Traditionally, welfare economics has proceeded roughly as follows. We start with the idea that, on the basis of people’s observed choice behaviour, we can assign preferences to them. If choice behaviours abide by various consistency conditions, we can represent these choices with a preference relation that has all the features standardly assumed in economic theory: It is stable, context-independent, and abides by the axioms of rational choice (Sugden, 2018, p. 7). For instance, if I never pick skim milk to put in my coffee when full fat milk is available, and always pick full fat milk when only skim and full fat are available, I can be ascribed a stable and context-independent preference of full fat over skim milk. Having thus ascribed stable, context-independent and consistent preferences to people on the basis of their choice behaviours, orthodox welfare economics proceeds to use these preference relations as a welfare standard: Choices, policies and institutions are evaluated by how well they serve these preferences. For instance, if everybody in the office shares my milk preferences, the welfare economist would recommend we get full fat rather than skim milk to stock the office fridge.
This approach is commonly given an anti-paternalist rationale: The preference relation is assumed to capture what an agent herself takes to serve her interests best. This seems like a plausible assumption when people’s choice behaviours are consistent, and we have no reason to believe that they have false beliefs about crucial aspects of the options available to them. By choosing policies that aim to serve people’s preferences, we are thus deferring to their own views of what is in their interests, rather than imposing some external, objective standard of what is good for them. This is just what the anti-paternalist wants.
Orthodox welfare economics faces a challenge from behavioural economics, due to the well-documented and by now widely known examples of choice behaviours that systematically defy representation with stable, context-independent and consistent preference relations. Whether I choose skim or full fat milk may, for instance, depend a lot on the default setting in the coffee machine, or on whether I have just been reminded by my surroundings of the need to live more healthily. If we can’t derive a consistent preference relation from people’s choice behaviours, can we still live up to the anti-paternalist ideal?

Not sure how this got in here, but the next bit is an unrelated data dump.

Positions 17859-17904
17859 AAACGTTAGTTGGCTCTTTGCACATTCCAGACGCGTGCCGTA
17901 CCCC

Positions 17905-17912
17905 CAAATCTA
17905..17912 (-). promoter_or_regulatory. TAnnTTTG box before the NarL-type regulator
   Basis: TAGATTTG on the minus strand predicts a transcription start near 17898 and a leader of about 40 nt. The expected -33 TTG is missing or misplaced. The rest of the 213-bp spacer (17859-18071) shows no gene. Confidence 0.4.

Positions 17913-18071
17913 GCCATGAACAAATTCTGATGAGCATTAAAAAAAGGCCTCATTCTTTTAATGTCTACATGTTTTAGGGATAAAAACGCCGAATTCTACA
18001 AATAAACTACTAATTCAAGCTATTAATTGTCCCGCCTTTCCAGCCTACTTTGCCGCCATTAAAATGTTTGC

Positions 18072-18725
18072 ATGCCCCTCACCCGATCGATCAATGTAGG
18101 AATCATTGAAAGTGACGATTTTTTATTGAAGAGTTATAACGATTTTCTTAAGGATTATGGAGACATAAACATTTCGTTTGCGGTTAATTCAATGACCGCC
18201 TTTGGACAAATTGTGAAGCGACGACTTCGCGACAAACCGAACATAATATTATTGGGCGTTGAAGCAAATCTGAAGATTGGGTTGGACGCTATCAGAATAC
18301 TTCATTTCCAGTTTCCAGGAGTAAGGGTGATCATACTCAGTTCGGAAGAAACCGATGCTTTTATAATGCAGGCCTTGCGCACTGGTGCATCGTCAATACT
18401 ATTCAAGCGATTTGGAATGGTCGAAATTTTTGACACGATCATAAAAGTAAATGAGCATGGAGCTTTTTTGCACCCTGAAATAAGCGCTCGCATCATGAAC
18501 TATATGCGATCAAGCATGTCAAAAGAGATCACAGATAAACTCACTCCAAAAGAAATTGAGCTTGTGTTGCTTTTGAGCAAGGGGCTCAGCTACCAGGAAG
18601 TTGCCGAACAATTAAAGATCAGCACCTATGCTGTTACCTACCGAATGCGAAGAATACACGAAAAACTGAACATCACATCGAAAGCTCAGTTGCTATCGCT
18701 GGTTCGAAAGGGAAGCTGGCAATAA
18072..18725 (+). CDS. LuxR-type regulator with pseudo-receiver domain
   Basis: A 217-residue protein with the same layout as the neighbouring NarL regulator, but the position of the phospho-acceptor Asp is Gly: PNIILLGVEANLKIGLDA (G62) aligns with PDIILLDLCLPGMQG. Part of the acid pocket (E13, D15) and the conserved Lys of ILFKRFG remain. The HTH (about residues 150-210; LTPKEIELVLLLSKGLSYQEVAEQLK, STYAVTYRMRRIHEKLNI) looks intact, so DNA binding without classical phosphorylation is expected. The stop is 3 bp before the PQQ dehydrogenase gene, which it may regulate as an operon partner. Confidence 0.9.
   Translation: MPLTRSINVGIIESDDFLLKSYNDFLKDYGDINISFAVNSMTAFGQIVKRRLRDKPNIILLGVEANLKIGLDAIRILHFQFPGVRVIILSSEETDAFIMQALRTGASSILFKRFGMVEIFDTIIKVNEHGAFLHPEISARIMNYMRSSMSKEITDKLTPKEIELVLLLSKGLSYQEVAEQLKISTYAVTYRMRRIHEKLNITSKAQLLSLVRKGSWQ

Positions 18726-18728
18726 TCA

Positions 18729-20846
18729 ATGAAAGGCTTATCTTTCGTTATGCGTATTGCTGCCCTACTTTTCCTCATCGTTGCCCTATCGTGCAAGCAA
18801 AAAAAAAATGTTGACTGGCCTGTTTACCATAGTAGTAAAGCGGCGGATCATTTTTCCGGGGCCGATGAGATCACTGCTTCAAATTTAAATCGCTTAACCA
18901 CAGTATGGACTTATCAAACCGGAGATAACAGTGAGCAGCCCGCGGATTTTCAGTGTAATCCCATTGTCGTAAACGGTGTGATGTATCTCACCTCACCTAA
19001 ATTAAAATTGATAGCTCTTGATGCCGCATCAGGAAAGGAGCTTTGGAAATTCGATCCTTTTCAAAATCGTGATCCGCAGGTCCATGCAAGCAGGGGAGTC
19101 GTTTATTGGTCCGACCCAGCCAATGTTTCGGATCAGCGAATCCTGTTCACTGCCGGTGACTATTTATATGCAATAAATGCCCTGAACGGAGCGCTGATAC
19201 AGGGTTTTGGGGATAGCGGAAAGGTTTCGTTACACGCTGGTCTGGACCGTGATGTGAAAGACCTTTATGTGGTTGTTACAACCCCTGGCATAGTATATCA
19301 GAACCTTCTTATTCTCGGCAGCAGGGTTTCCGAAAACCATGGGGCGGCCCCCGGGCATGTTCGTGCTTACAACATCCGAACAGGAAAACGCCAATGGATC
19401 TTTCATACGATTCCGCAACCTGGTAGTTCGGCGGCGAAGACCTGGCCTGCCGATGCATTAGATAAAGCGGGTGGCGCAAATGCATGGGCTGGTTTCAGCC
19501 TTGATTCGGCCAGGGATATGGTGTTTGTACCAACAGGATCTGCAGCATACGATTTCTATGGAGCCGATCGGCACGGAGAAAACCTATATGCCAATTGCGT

Many behavioural welfare economists are optimistic that we can still do so, at least in the ways that matter most: We can still identify people’s subjective interests and override their choices only where these are shown not to serve those interests well. In their optimism, many behavioural welfare economists have presumed that people’s true subjective interests must still be representable with a stable, context-independent and consistent preference relation. (Attempts to explicitly reconstruct latent preferences include Bleichrodt et al. (2001), Bershears et al. (2008), Köszegi and Rabin (2007), Manzini and Mariotti (2012) and Salant and Rubinstein (2008). That reconstruction is possible is presumed by much of the wider literature. Famously, Thaler and Sunstein’s (2008) libertarian paternalism claims to intervene only so as to help agents achieve what is best for them, ‘as judged by themselves’, p. 5.)
What Bob Sugden, in his 2018 book The Community of Advantage, calls the ‘New Consensus’ is committed to the idea that we can assign latent, true preferences to agents even if they choose inconsistently, and that agents who display outward choice behaviours inconsistent with classic rational choice theory can still, in that sense, be said to have an ‘Inner Rational Agent’.
Take again the case of me inconsistently choosing different kinds of milk in my coffee on different occasions. According to the New Consensus, even if I sometimes choose skim milk and sometimes choose full fat milk, there is still a fact of the matter as to which I truly prefer, and we have practical ways of ascertaining it. But this example already serves to illustrate the basis on which the New Consensus has been criticised. (Next to Sugden 2018, also see Rizzo and Whitman 2020.)